Old Muley

    Jan 6, 2009
    Titletown USA
    My original Apple Watch is still chugging along, however in the past month I’ve noticed some inconsistencies with the battery life. Every night I charge my watch and usual put it on at 7:00am. Some days I can get the charge to last all day and still have about 30% left by 10:00pm. Other days my watch hits 10% around 4:00pm and then goes into low power mode. I have yet to figure out a correlation between my daily activity and battery use.
  18. BigMcGuire Contributor


    Jan 10, 2012
    That is what I'm hoping to get out of my AW3 GPS Only. At least 2 years with the goal and hope for 3.

    My AW3 ends the day, with an exercise at 80%-87% depending on how much I use it (if I don't exercise, 90-95%). So, with that math, 20% a day... it would take 5 days to use a "cycle" - so 1000 cycles * 5 days = 5000 days. That's 13 years. OK let's say we program some "error" and say most people will use 40% a day - 2 days for a cycle = 2000 days = 5.47 years till the battery hits 80% of design capacity. That's pretty good.
  19. Relentless Power macrumors Penryn

    Relentless Power

    Jul 12, 2016
    I Look at this it two ways:

    1.) Battery life depends on the Apple Watch life expectancy based on how often someone charges it and how healthy the battery is throughout the span of using the Apple Watch. If somebody charges the watch regularly, they can easily achieve three years out of the Apple Watch. (Assuming no hardware issue occurs).

    2.) watchOS updates, as of right now, the first generation Apple Watch is supporting Up to watchOS 4, which we don't know if it will be supported up to watchOS 5. You can expect at least three years of watchOS updates, which would be equivalent to three years, maybe more.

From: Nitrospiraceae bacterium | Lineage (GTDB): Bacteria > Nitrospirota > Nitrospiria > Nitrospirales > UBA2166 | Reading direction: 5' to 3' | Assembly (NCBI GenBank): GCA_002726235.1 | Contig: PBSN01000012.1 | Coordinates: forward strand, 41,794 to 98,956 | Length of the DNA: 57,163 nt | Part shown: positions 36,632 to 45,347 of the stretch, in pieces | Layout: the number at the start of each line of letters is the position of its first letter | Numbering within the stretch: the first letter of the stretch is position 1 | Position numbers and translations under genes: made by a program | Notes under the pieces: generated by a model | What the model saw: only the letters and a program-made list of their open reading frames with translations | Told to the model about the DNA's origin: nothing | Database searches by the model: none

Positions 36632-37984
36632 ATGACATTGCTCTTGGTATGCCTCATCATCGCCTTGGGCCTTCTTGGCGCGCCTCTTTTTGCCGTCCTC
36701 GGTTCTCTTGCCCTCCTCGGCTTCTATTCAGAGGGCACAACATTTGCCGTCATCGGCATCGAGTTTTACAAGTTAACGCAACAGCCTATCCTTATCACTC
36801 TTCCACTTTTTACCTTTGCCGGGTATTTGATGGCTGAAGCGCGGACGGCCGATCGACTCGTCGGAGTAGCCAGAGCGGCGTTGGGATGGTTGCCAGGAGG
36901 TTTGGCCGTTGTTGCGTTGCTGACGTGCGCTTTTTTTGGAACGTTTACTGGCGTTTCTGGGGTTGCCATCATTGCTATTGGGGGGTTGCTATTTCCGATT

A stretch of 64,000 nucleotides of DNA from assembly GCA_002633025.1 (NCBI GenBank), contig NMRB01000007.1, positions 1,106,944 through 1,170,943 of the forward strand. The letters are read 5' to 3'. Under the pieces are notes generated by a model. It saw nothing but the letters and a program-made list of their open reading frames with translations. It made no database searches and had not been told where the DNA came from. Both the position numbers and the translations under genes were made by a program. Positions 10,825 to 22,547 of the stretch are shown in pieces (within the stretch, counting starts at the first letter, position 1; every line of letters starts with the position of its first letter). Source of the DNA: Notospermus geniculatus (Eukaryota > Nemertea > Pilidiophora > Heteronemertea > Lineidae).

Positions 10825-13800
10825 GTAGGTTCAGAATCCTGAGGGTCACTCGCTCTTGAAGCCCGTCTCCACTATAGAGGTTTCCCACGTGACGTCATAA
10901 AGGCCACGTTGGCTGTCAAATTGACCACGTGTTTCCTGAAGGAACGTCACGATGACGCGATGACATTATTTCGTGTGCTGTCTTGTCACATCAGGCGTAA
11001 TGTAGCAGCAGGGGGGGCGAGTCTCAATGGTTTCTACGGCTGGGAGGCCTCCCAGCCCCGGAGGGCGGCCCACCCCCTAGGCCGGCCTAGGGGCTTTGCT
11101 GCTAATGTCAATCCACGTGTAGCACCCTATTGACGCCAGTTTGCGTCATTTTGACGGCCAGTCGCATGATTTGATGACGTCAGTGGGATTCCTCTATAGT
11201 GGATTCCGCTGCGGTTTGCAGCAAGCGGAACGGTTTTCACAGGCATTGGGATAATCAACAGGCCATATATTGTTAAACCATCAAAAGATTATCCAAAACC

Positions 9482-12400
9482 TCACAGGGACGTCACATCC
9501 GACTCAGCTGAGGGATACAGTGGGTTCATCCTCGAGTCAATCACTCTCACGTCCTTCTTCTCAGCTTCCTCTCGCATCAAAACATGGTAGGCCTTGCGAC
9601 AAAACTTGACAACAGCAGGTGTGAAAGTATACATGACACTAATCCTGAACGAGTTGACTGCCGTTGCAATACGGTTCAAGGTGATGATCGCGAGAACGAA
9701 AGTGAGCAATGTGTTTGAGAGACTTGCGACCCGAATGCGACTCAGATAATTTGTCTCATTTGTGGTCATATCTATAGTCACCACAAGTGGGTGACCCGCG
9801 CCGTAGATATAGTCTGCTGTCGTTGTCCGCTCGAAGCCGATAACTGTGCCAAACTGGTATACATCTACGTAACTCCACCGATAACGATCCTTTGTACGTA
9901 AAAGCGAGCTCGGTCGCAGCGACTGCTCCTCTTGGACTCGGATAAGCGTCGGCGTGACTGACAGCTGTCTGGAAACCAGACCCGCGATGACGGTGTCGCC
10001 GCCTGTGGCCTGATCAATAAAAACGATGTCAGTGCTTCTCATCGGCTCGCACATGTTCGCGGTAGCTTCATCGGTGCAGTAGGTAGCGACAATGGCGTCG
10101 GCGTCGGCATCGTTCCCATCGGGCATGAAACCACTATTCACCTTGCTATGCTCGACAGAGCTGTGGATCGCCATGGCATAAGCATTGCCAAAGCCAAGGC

20. newellj macrumors 604

    Oct 15, 2014
    Boston, MA, US
    I think 2 years min/3 years max is probably on the money. Then there's the question whether Apple introduces some killer functionality. For example, if you just bought a Series 3 and in September Apple introduces the Series 4 with blood glucose monitoring and you're a diabetic, do you think you'll say "I'll replace 2020"? Probably no chance...(but probably no chance of blood glucose monitoring in the next year or two, either).
  21. iamasmith macrumors 6502


    Apr 10, 2015
    Cheshire, UK
    Wow, you dug this one up?

    OK, there's a 3rd now which I'm factoring in.


    1. Battery Life.
    2.1 Performance based on updates.
    2.2 (it's all really 2 really) AVAILABILITY of updates if this bothers you.
    3. Enclosure integrity against water.

    3 is the new one for me as I'm swimming like mad with this watch and there are various notes about water exposure gradually degrading the water resistance. I have AppleCare+ but sadly my first AppleWatch S3 took a smack on my bathroom tiled floor so strike 1 and I have 1 more accidental incident.. by all accounts this includes water damage - hmm.

    Basically I think you are into 2 years if you use all the features is a likely replacement point.